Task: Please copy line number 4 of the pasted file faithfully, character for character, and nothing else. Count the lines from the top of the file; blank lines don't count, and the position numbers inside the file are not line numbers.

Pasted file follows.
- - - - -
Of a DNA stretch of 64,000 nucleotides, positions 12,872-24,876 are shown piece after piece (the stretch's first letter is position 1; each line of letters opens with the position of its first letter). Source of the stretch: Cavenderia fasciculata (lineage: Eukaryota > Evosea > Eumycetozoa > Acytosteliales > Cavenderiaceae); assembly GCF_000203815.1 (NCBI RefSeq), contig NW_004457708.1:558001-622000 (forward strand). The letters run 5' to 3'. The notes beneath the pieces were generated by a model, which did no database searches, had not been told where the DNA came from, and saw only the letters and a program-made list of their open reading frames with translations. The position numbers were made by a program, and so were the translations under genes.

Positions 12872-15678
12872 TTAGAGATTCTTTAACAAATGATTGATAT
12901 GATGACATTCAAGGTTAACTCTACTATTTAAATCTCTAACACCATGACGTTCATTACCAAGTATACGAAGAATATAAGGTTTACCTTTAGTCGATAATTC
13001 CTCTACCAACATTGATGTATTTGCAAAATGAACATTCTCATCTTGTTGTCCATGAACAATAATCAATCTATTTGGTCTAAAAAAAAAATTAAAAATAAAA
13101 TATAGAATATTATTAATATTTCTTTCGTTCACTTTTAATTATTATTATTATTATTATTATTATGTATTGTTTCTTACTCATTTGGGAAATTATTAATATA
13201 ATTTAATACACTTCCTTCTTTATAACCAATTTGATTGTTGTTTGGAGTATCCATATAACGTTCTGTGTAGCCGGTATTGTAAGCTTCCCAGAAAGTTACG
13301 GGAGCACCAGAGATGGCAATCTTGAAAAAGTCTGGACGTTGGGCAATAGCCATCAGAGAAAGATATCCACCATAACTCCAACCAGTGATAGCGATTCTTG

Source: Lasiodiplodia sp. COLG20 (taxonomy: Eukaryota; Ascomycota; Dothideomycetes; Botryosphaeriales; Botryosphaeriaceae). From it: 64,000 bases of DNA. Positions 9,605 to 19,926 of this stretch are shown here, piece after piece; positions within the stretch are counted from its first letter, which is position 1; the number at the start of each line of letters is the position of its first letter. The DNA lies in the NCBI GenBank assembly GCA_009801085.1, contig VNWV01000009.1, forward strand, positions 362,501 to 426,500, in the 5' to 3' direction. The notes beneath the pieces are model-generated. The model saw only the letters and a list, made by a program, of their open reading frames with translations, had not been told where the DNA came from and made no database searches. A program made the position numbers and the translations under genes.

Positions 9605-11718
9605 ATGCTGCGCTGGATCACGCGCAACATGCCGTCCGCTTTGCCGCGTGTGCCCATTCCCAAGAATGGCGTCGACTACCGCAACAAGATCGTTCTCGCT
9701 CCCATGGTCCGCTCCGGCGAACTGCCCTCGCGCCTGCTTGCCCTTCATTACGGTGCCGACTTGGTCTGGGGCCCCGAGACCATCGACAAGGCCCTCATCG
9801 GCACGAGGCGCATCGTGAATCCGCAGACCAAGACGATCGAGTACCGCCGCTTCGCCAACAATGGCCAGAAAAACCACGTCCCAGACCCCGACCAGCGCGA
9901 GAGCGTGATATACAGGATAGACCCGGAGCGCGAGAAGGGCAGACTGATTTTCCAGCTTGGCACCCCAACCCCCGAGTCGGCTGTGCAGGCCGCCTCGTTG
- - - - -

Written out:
12901 GATGACATTCAAGGTTAACTCTACTATTTAAATCTCTAACACCATGACGTTCATTACCAAGTATACGAAGAATATAAGGTTTACCTTTAGTCGATAATTC